CONCORD, N.H. — They’re creepy crawly, and it’s hard to think of another insect that inspires as much “ick” as a tick. There are some decent reasons to be grossed out by these creatures that can make people and animals sick.
Tick-borne diseases have risen dramatically in New Hampshire in the past two decades, but there’s a lack of data about where ticks are found, their numbers, and the pathogens they may carry.
Researchers at N.H.’s Hubbard Center for Genome Studies and the University of New Hampshire have landed a new grant from the U.S. Geological Survey that they will use to establish baseline data to answer these questions. The goal is to use that information to protect people and animals from disease.
To learn more about ticks and how they spread disease, the researchers plan to develop a tick surveillance system for Northern New England.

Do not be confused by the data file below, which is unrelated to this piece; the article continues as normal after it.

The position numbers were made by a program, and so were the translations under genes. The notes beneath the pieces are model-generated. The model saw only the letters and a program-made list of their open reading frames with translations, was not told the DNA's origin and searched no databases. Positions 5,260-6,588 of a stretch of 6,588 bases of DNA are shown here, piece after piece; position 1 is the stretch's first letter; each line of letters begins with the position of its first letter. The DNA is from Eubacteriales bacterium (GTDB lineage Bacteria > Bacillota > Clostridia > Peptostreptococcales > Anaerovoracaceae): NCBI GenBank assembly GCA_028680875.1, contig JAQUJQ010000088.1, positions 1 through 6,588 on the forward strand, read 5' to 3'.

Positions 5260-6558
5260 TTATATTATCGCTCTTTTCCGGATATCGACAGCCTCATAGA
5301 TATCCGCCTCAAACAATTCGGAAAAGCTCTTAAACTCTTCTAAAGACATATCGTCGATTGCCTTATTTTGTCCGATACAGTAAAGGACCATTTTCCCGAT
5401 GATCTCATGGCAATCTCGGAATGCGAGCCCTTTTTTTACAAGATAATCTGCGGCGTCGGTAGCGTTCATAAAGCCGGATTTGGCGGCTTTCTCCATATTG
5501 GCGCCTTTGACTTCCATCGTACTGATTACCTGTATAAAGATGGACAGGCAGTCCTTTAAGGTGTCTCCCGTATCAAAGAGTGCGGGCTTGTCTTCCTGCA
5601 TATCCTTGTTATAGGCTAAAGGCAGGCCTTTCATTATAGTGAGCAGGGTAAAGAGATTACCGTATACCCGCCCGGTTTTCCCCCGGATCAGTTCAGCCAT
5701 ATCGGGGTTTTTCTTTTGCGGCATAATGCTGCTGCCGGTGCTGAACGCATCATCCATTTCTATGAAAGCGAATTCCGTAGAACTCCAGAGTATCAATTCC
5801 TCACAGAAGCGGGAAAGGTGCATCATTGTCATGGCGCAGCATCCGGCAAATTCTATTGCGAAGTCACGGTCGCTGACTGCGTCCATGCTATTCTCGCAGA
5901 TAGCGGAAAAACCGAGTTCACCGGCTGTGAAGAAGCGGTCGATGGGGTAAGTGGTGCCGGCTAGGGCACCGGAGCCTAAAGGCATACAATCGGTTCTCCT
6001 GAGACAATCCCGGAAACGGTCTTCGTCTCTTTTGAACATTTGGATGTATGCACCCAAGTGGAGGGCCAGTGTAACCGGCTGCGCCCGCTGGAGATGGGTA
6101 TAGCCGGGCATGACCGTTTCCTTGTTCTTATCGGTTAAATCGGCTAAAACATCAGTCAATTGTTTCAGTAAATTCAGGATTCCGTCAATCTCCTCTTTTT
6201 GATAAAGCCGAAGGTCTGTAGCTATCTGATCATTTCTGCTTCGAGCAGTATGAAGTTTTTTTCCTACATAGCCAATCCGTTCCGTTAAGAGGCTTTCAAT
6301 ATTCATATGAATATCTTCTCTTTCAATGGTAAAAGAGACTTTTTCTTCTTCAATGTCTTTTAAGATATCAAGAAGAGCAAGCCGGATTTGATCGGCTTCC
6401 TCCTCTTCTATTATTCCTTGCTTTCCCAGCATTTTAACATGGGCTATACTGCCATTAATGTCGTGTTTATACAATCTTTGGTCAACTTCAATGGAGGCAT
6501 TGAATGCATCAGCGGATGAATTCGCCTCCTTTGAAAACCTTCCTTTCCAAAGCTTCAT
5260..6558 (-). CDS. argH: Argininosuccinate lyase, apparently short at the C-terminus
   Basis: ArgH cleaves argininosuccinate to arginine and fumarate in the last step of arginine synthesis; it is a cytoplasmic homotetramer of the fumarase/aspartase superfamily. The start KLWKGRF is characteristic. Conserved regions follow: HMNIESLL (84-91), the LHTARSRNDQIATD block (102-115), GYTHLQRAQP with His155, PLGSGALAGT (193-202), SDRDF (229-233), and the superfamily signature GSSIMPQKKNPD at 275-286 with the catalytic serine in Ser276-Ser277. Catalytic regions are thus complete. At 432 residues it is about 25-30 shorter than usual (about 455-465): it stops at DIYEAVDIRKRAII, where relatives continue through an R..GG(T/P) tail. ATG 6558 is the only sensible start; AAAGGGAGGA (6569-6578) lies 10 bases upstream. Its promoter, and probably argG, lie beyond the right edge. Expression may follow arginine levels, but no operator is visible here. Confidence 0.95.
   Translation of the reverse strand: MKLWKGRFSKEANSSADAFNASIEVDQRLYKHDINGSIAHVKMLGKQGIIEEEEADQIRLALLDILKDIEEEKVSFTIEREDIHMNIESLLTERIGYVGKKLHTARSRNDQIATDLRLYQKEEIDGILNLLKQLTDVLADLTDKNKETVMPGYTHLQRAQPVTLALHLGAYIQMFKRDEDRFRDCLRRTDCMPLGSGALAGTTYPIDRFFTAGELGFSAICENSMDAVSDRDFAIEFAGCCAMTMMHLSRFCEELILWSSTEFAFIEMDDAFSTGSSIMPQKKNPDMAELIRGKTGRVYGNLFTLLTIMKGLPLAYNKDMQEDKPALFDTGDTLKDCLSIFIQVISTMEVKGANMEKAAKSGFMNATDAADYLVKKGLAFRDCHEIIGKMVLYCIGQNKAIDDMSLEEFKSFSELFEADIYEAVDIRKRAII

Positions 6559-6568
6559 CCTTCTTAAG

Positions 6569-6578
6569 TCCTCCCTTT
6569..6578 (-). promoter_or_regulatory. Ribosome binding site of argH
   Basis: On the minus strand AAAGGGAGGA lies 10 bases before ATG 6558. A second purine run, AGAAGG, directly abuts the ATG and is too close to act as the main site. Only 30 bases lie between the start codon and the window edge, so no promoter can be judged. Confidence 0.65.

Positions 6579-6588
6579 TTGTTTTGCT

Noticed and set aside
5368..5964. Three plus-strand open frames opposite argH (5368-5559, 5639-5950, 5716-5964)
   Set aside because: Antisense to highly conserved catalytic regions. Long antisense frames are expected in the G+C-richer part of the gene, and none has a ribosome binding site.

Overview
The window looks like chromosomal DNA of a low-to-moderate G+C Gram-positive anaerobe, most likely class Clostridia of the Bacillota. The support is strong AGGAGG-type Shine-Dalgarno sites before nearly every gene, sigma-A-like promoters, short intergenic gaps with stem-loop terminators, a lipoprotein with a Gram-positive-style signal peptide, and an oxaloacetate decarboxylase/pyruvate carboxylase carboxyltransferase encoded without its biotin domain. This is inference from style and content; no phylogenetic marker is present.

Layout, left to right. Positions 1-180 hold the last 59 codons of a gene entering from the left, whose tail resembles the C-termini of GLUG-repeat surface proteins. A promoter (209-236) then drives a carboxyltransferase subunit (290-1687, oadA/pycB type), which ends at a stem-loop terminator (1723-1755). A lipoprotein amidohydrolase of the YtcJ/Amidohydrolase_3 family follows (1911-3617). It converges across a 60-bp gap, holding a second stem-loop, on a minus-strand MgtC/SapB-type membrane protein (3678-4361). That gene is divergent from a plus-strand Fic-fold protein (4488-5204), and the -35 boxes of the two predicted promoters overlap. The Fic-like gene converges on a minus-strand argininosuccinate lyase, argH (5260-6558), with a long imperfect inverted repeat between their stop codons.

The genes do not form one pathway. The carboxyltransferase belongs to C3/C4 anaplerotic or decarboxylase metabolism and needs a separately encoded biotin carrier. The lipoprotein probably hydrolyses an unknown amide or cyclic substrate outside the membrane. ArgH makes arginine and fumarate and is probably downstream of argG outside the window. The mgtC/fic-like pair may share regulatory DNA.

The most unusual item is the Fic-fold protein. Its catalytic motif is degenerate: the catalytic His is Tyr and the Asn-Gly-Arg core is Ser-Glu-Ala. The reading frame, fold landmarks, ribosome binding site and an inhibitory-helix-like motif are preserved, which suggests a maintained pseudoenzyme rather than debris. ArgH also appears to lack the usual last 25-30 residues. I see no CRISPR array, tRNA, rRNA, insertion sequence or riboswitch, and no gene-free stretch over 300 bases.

David Needle is a researcher spearheading the project. He’s a senior veterinary pathologist and pathology section chief with UNH’s NH Veterinary Diagnostic Lab and a clinical associate professor in the department of molecular, cellular and biomedical sciences.
Needle said ticks and the diseases they carry didn’t used to be a big concern, but that’s changed.
“Veterinarians are engulfed in work related to the increased burden of ticks and tick-borne diseases which infect domesticated and wild animals in the region,” he said in a statement. Tick prevention is now a vital part of veterinary care, and vaccination for Lyme disease is one of the most common vaccines dogs receive, according to Needle.
During the two-year project, researchers plan to sequence the DNA of ticks from animals including deer, moose, bears, racoons, and birds. They will look for pathogens that are already known, and ones that are potentially new.
Needle said the results can be used to inform public health efforts. And he believes increased monitoring is important, given the recent arrival of new kinds of ticks that can carry deadly diseases, like the invasive lone star and Asian longhorn tick.
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